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Harbison, Haydn and Franck close UW Pro Arte Quartet centennial season

April 9, 2012

To American composer John Harbison, the string quartet is a malleable model that deserves creative exploration.

Harbison’s String Quartet No. 5 — commissioned by the UW Pro Arte Quartet as the fourth and final work to celebrate its 100th anniversary season — takes both the composer and his musical muse in new and unusual directions.

Photo: Pro Arte Quartet

The Pro Arte Quartet is made up of, from left, violinist David Perry; violinist Suzanne Beia; violist Sally Chisholm; and cellist Parry Karp. (Photo: Rick Langer)

“I had already written four string quartets and I wanted to do something different,” says Harbison, a recipient of the prestigious MacArthur Foundation’s genius award, the Pulitzer Prize and the Heinz Award in the Arts and Humanities. “I fell into the idea of writing 10 short movements, which is not something I’ve done with past string quartets.”

Harbison’s unusual composition will receive its world premiere performance by the Pro Arte on Saturday, April 21, at Mills Concert Hall in the Mosse Humanities Building on the UW–Madison campus. The 8 p.m. concert, which closes Pro Arte’s centennial season, is free and open to the public.

To view and hear the quartet in performance in an earlier concert, click here.

The April 21 concert will be preceded by a free 3 p.m. lecture at the Chazen Museum of Art, 750 University Ave., entitled “Four Famous Belgians: The Quatuor Pro Arte” by noted classical music journalist Tully Potter. Events include a 5 p.m. dinner also at the Chazen (details and reservations at or 608-265-ARTS ) and a free 7 p.m. concert preview discussion featuring both the composer and the lecturer at Mills Concert Hall.

The centennial season’s closing concert also includes Haydn’s String Quartet in C Major, Op. 54, No. 2, Hob.III:57, and Franck’s String Quartet in D Major, M. 9. Harbison’s love of Haydn led him to suggest that this particular work by the Austrian composer be included in the program, while the Franck work is unique in that it was the Belgian composer’s only string quartet.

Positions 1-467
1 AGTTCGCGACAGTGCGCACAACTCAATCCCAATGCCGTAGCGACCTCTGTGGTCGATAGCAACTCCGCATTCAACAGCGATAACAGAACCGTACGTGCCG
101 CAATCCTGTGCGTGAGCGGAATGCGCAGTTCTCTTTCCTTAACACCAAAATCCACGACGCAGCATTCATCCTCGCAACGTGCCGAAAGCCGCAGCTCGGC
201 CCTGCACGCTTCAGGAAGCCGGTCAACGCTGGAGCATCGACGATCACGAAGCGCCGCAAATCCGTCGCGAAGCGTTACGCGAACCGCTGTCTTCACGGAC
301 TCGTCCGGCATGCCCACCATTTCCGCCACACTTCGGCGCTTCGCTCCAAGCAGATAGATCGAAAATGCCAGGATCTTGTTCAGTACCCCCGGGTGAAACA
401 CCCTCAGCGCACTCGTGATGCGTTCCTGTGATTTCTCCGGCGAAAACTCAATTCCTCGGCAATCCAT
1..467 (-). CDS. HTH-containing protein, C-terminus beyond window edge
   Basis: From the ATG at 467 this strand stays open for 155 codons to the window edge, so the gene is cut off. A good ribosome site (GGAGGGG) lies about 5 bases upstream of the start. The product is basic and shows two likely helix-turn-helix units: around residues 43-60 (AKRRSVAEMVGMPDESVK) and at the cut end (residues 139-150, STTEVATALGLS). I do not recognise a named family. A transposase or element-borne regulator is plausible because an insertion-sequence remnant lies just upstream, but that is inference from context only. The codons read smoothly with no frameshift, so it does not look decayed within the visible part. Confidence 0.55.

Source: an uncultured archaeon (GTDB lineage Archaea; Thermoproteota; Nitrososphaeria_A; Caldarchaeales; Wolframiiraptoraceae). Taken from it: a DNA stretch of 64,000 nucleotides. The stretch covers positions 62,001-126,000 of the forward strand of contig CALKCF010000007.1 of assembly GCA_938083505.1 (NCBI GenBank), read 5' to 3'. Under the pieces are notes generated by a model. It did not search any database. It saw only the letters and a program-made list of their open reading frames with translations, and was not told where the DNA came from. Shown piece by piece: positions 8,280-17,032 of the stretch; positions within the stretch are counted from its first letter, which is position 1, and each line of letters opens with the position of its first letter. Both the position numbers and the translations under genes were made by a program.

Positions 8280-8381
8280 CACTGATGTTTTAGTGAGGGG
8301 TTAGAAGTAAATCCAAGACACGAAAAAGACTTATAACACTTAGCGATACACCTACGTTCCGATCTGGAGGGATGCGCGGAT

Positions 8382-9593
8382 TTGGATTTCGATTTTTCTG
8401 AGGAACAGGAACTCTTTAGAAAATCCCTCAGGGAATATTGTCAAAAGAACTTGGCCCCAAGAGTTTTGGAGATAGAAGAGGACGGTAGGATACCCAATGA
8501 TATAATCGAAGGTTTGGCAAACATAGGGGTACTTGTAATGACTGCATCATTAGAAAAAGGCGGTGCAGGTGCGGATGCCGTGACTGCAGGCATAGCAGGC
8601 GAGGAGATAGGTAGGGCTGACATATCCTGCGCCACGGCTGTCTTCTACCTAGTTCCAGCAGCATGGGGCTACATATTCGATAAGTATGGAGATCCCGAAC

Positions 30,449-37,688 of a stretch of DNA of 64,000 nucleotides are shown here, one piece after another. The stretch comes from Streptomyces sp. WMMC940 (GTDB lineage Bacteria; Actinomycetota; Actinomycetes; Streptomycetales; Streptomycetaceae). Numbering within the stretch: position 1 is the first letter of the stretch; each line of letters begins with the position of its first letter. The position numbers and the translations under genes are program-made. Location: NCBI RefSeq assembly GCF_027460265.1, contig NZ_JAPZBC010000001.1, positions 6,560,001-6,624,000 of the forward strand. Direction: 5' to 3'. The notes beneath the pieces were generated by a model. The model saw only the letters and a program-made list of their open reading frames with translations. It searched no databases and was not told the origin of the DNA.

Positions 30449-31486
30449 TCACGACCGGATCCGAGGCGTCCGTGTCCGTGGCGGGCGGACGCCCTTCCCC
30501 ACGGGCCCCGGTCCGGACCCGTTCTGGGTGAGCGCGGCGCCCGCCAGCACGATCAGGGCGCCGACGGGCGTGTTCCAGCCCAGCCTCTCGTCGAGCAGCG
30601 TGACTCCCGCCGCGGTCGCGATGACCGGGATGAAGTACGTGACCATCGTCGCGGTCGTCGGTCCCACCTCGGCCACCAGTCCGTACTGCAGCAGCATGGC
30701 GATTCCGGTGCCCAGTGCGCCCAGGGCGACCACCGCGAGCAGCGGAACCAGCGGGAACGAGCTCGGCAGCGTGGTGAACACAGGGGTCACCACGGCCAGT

Harbison, 73, was introduced to Pro Arte as a boy growing up in Orange, N.J., hearing an earlier iteration of the group perform Schubert’s String Quartet No. 14, D. 810. Viennese violinist Rudolph Kolisch, then leader of Pro Arte, went on to become a mentor and primary influence to Harbison and his wife, violinist Rose Mary Harbison. Kolisch’s words of praise — “progressive, advanced” — colored Harbison’s career as an operatic and symphonic composer, finding their way into the tonalities and unusual structure of the 10-movement String Quartet No. 5.

“Many of these movements were much longer when they started out,” says Harbison. “I retained the parts of each that were closest to the movement’s central theme.”

Photo: John Harbison


The collection of movements are bookended by the lyrical “Melodia 1” and “Melodia 2,” and include three “scherzinos,” two “notturinos,” one “Visi” (meaning “faces”), one “Cuori” (meaning “hearts”) and ending with “Ripensamento,” a movement designed to tie the entire work together.

The composition replicates in structure the Leonard Stein Anagrams, a piano work Harbison composed about the same time in honor of the late Leonard Stein, composer Arnold Schoenberg’s former personal assistant and former head of the Arnold Schoenberg Institute in Los Angeles.

Stein had previously appeared at the Token Creek Music Festival, the annual end-of-summer concert series the Harbisons host each year on their family farm northeast of Madison. Stein’s predilection to turn his own name into anagrams inspired Harbison’s short-movements approach to the piano work, which he then carried over to the string quartet.

“Harbison’s String Quartet No. 5 is a very unique form,” says Pro Arte cellist Parry Karp. “There are lots of duets scattered throughout. It’s going to be a magical work.”

For Harbison, the composition takes the discipline of string quartets in new directions, which was his initial goal. He hopes the audience will find it appealing and memorable.

“I’d like at least some of them to be haunted by something they hear in the work,” Harbison says. “I’d like something they remember the next day or the day after that to bother them, like some sort of afterimage that keeps returning.”

Karp agrees both with Harbison’s goal and the likely impression the composition will make on concertgoers.

“I think the audience will find it to have an immediate appeal and will want to hear it again,” says Karp. “I also think it’s a piece that Pro Arte will want to play a lot.”

The Quatuor Pro Arte of Brussels, founded in 1911-12, was performing at the Wisconsin Union Theater on the UW campus on May 10, 1940, when Belgium was overrun and occupied by Nazi forces, turning three of its original four musicians into war orphans. By October of that year, the group had officially become the UW Pro Arte Quartet, making it the first university artist ensemble-in-residence in the U.S. That academic affiliation became a business model for most other quartets around the world.

In addition to Karp, current musicians in the Pro Arte, believed to be the world’s oldest continuously performing string quartet and the first quartet anywhere to enjoy a university ensemble-in-residence status, include violinists Suzanne Beia and David Perry, and violist Sally Chisholm.

– By Michael Muckian